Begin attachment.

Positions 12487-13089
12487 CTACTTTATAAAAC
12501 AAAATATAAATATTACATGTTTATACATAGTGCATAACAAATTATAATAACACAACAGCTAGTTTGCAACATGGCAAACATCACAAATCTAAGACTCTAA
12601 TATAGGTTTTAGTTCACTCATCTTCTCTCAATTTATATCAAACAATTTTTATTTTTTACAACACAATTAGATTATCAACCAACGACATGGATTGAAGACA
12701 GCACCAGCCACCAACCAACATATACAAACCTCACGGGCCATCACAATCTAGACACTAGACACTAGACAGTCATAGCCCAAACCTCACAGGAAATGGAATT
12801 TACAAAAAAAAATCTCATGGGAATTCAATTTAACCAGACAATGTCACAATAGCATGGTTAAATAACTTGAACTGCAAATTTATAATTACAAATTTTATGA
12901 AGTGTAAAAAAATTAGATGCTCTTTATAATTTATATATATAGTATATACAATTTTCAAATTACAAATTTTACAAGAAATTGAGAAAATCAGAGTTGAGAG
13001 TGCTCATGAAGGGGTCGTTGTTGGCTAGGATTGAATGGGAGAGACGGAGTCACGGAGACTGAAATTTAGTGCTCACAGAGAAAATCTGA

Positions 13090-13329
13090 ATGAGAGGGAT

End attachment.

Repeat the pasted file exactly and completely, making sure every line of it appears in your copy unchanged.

Positions 12487-13089
12487 CTACTTTATAAAAC
12501 AAAATATAAATATTACATGTTTATACATAGTGCATAACAAATTATAATAACACAACAGCTAGTTTGCAACATGGCAAACATCACAAATCTAAGACTCTAA
12601 TATAGGTTTTAGTTCACTCATCTTCTCTCAATTTATATCAAACAATTTTTATTTTTTACAACACAATTAGATTATCAACCAACGACATGGATTGAAGACA
12701 GCACCAGCCACCAACCAACATATACAAACCTCACGGGCCATCACAATCTAGACACTAGACACTAGACAGTCATAGCCCAAACCTCACAGGAAATGGAATT
12801 TACAAAAAAAAATCTCATGGGAATTCAATTTAACCAGACAATGTCACAATAGCATGGTTAAATAACTTGAACTGCAAATTTATAATTACAAATTTTATGA
12901 AGTGTAAAAAAATTAGATGCTCTTTATAATTTATATATATAGTATATACAATTTTCAAATTACAAATTTTACAAGAAATTGAGAAAATCAGAGTTGAGAG
13001 TGCTCATGAAGGGGTCGTTGTTGGCTAGGATTGAATGGGAGAGACGGAGTCACGGAGACTGAAATTTAGTGCTCACAGAGAAAATCTGA

Positions 13090-13329
13090 ATGAGAGGGAT